Capitol Reef National Park and Goblin Valley State Park (UT)

Capitol Reef National Park is all about color. That is because its 100 mile Waterpocket Fold, a wrinkle in the earth, exposes so many geological layers because it is 7,000 feet higher on the west than the east.
It  has created dramatic cliffs, canyons, natural bridges and arches, among the many distinct geological formations.
We had to hike quite a while to see some of the best rock formations.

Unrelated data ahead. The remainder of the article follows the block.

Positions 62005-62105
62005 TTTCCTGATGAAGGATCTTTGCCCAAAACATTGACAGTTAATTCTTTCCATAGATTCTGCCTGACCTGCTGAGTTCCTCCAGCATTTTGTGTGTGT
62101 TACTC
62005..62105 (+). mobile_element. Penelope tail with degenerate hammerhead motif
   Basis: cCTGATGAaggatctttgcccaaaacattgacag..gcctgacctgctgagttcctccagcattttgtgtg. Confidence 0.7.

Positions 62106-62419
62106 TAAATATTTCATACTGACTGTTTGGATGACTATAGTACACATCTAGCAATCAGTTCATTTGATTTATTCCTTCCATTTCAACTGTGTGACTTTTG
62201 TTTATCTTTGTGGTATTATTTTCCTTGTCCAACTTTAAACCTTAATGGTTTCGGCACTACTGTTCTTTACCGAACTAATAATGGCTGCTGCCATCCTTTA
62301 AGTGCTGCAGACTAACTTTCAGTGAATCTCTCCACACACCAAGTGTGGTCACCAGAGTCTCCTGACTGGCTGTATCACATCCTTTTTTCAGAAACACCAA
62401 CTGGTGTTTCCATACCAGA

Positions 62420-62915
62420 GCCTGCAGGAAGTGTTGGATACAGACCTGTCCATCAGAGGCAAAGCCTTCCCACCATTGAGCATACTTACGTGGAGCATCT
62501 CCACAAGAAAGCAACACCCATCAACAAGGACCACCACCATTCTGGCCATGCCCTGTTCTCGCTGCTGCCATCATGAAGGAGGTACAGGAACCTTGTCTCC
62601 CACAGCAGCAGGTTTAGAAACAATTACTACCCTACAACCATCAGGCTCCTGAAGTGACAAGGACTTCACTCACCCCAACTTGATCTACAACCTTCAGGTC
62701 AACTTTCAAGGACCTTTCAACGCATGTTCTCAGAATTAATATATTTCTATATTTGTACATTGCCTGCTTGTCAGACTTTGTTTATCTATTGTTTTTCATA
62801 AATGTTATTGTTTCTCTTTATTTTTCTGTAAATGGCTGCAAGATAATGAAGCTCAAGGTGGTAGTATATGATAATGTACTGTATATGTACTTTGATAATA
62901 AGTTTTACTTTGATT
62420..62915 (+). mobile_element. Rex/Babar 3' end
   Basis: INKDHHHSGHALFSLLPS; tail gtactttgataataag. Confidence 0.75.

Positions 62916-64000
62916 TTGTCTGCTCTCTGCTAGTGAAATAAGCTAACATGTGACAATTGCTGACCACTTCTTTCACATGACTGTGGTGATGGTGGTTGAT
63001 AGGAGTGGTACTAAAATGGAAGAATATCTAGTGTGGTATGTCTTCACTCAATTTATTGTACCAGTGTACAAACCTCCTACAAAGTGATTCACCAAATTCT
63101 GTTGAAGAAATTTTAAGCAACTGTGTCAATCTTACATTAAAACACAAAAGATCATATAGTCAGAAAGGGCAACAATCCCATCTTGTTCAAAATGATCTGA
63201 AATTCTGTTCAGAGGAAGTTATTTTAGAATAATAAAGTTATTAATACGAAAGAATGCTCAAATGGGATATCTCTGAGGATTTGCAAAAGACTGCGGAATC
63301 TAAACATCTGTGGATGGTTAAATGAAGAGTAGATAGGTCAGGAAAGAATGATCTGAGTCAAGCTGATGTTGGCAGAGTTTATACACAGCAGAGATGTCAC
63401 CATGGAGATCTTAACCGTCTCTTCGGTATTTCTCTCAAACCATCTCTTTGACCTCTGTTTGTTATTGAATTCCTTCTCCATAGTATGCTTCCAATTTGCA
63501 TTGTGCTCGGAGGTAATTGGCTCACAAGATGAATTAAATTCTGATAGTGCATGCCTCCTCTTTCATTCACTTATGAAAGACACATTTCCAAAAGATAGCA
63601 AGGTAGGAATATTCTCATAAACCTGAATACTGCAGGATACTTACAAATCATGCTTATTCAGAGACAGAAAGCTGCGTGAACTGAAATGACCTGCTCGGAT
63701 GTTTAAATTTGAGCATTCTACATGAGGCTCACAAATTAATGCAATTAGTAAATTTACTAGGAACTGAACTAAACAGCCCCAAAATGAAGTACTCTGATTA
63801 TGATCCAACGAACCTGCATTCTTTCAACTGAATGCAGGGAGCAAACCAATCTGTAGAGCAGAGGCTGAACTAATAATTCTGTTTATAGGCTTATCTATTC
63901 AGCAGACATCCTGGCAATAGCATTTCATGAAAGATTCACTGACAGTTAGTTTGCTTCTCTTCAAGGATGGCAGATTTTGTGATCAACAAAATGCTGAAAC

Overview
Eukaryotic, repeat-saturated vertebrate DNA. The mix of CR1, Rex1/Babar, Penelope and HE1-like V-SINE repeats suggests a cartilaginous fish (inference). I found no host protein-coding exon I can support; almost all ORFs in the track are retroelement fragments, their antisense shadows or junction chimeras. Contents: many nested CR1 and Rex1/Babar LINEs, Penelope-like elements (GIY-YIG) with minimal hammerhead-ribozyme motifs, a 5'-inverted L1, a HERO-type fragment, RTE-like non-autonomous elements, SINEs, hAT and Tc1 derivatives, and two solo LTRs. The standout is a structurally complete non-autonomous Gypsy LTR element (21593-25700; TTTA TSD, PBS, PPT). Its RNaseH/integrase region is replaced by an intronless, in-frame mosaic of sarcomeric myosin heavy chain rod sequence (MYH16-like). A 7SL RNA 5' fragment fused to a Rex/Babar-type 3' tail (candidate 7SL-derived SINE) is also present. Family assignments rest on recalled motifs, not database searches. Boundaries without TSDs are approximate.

This is where Butch Cassidy hung out and paid sheep herder kids to gather supplies for his group.
Beside the natural color, we saw 1,000 year old Indian art carved on the rock.
The old wagon must be from the 1800s.
The tree trunk at the entrance seemed picture worthy.
Next we stopped at Valley of the Goblins. Think of an alien planet, right here in the USA. Might be the closest thing to another planet in the USA. It features hundreds of goblins (actually hoodoos) that resulted from an erosion-resistant layer of rock atop relatively softer sandstone.
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